This course is designed for cybersecurity professionals, system administrators, and software developers with a focus on Computer Network Operations (CNO). Individuals who will benefit the most include:
Cybersecurity Analysts and Operators: Those who are looking to deepen their understanding of Unix systems to better detect, respond to, and mitigate cyber threats.
Software Developers: Programmers seeking specialized knowledge in creating secure, efficient, and robust Unix-based applications, especially within a cybersecurity context.
System Administrators: Admins aiming to fortify Unix systems against cyber attacks and ensure secure system configurations.
CNO Practitioners: Professionals involved in offensive and defensive cyber operations who require a deep technical understanding of Unix system internals to develop or counter sophisticated cyber tools and techniques.
IT Professionals: Individuals looking to broaden their expertise in Unix systems, focusing on security aspects to enhance their career in IT security.
Students should ideally have a basic understanding of operating systems and a keen interest in the cybersecurity implications of system architecture and software development. Those with a passion for delving into the technical intricacies of Unix and a drive to apply this knowledge in the field of cybersecurity will find this course particularly rewarding.
About Boston Cybernetics Institute
Boston Cybernetics Institute, PBC was created by former MIT Lincoln Lab cybersecurity researchers to give meaningful niche cyber instruction to a new generation of cybersecurity professionals.
We avoid the normal style of teaching with PowerPoint and lectures, opting to provide instead real-life engaging instruction that takes place in a customized environment. We have given our style of instruction to multiple DoD agencies, US commercial companies, and international companies.
Instructors at Boston Cybernetics Institute
President of the Boston Cybernetics Institute
Jeremy Blackthorne is a Lead Instructor at the Boston Cybernetics Institute (BCI). Before BCI, he was a researcher in the Cyber System Assessments group at MIT Lincoln Laboratory. Blackthorne is the co-creator and instructor for the Rensselaer Polytechnic Institute (RPI) courses: Modern Binary Exploitation, Spring 2015 and Malware Analysis, Spring 2013. Jeremy has published research at various academic and industry conferences. He served in the U.S. Marine Corps and is an alumnus of RPISEC. He holds a BS and MS in computer science. Blackthorne was an active member of the Student Security Club and CTF team, RPISEC, from 2012 to 2015, where he taught seminars on Reverse-Engineering, Exploitation, and various other Cybersecurity topics.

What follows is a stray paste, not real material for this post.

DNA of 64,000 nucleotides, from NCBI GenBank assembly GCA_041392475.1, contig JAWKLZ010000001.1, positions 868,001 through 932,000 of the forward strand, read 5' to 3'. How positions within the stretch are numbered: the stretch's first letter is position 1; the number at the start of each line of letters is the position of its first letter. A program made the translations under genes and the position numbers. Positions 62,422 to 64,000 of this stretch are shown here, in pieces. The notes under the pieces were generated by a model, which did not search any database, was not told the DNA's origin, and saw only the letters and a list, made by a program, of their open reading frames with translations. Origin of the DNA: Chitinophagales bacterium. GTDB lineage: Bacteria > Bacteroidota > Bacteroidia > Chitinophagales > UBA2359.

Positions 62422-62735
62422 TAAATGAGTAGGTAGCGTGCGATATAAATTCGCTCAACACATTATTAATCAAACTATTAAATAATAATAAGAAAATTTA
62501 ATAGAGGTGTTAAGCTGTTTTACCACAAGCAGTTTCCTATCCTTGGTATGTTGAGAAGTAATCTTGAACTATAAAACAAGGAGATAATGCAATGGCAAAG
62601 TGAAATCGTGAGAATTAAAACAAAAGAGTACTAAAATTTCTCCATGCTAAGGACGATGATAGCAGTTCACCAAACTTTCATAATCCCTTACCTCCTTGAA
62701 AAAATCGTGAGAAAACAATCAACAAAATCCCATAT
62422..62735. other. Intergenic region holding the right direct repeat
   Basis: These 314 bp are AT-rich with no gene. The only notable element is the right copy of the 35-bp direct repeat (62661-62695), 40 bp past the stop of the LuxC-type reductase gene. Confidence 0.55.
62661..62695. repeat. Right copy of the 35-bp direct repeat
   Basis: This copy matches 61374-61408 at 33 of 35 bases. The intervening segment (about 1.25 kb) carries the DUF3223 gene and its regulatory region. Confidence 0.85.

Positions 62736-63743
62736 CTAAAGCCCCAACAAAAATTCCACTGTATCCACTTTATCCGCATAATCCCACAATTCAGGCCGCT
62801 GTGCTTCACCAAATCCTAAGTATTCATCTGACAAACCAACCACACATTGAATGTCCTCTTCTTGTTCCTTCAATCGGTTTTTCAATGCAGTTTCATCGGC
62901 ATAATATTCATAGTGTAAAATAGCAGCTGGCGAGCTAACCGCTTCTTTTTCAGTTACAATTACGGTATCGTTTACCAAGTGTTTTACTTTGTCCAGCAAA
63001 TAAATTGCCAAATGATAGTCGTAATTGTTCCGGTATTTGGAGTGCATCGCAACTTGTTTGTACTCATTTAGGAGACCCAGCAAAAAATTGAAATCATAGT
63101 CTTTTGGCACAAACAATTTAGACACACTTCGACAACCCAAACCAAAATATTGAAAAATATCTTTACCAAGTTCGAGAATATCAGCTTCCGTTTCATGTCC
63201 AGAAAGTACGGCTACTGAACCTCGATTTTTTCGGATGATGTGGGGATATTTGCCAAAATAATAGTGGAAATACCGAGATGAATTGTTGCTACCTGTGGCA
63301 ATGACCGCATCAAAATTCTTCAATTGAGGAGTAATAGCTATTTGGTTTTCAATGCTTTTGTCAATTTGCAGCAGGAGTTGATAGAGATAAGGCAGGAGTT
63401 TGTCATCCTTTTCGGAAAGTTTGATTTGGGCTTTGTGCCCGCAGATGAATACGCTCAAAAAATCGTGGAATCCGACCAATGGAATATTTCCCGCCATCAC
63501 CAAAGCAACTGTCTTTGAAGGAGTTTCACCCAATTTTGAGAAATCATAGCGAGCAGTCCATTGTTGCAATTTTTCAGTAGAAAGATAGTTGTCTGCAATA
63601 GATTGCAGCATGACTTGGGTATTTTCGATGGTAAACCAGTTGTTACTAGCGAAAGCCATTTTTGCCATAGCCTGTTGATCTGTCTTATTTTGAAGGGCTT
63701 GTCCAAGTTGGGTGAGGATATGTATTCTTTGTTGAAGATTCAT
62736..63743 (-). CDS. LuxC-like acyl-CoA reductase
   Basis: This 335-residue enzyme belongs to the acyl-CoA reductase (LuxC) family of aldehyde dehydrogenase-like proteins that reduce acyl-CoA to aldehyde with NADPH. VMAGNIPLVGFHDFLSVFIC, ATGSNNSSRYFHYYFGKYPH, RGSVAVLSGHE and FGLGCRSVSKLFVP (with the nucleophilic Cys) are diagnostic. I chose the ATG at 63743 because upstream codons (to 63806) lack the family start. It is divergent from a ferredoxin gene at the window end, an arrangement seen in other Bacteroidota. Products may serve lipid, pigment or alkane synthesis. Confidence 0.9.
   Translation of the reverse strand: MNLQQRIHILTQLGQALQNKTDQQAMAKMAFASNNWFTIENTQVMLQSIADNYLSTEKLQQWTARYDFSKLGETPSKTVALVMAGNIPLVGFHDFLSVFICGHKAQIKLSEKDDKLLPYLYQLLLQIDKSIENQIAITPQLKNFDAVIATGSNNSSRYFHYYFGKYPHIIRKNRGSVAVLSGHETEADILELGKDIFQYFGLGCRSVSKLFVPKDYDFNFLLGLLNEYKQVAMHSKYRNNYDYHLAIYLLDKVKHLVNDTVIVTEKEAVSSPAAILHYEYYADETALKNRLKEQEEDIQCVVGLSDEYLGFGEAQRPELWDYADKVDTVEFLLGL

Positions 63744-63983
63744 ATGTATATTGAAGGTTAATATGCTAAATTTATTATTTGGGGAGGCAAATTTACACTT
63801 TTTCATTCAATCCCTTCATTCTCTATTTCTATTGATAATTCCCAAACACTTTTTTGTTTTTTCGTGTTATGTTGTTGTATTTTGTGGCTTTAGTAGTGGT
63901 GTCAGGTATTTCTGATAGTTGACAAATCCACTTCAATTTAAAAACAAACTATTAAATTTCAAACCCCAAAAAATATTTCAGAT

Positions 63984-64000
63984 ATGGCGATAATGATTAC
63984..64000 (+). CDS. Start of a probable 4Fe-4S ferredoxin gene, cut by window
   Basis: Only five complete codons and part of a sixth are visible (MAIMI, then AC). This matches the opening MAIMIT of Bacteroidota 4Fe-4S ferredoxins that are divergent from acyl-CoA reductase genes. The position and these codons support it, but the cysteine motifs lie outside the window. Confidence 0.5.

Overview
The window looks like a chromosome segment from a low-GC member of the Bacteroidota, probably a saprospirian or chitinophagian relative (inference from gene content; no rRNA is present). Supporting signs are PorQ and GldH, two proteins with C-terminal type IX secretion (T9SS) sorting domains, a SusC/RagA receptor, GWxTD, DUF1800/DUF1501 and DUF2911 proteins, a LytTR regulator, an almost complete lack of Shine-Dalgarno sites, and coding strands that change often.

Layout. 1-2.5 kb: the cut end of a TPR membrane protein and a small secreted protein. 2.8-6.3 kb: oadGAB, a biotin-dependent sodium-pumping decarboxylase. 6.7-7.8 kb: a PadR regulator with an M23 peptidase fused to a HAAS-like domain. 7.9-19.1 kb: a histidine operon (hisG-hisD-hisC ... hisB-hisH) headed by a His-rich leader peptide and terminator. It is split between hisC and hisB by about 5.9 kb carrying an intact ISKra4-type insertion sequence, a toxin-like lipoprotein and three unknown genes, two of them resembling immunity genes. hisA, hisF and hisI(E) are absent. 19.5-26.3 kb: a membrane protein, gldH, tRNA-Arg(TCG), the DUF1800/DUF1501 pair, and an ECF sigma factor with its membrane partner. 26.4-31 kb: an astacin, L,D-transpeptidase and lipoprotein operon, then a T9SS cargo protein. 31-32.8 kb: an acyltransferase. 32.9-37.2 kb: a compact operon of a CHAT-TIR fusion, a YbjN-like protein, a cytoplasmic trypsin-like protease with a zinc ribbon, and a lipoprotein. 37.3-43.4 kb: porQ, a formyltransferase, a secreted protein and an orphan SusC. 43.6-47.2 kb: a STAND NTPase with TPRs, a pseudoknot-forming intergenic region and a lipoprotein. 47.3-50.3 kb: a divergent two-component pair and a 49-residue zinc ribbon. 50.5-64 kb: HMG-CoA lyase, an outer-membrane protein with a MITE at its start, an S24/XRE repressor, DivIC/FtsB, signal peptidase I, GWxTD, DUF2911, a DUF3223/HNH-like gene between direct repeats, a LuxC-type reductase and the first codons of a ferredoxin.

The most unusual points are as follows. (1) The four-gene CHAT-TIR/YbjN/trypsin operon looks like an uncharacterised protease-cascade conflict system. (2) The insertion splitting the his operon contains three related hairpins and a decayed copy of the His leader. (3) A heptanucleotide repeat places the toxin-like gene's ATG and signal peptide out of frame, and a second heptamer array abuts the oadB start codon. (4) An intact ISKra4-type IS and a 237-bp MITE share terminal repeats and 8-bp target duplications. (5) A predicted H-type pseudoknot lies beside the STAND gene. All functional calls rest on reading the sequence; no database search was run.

security researcher and instructor
Clark Wood is a security researcher and instructor at the Boston Cybernetics Institute (BCI), focusing on Reverse Engineering, Exploitation, and CI/CD. He recently built a Reverse-Engineering and Exploitation platform for a DoD customer and is the Lead Engineer for BCI’s Government Services. Clark was formerly on the technical staff at MIT Lincoln Laboratory where he was a member of the Cyber System Assessments Group. Clark holds a BA in Economics from the University of Florida, a BS and MS in Computer Science from Florida State University, and a Master’s in Technology and Policy from MIT.
security researcher and instructor
Rodolfo Cuevas is a security researcher and instructor at BCI, where he focuses on understanding how design constraints can be used to limit the impact of an attacker on a system. His research combines the adversarial mindset with approaches influenced by Systems and Control Theory. Rodolfo was a staff member at MIT Lincoln Laboratory and began his career as a RADAR and Ballistic Missile Defense System (BMDS) analyst. Later, Rodolfo transitioned to evaluating and Red-Teaming tactical and commercial cyber systems in support of DoD and other government programs. Rodolfo holds a BS, M.Eng., and M.S. in Electrical and Computer Engineering from Cornell University.
security researcher and instructor
Reed Porada is a security researcher and instructor at BCI, focused on getting to the "so what" of both defensive and offensive cyber measures. Reed also leads BCI training in Cyber Systems Analysis, focusing on developing systems-thinking skills of developers up to managers. Reed was a staff member at MIT Lincoln Laboratory for ten years, where he was responsible for Test and Evaluation, Test Automation Research, Red-Teaming of Cyber Systems, and Blue System Architectures. Reed was a computer scientist at the Naval Research Laboratory focused on wireless communication systems. He holds a BS in Computer Science from the University of Maryland, College Park and an MS in Software Engineering from Carnegie Mellon University.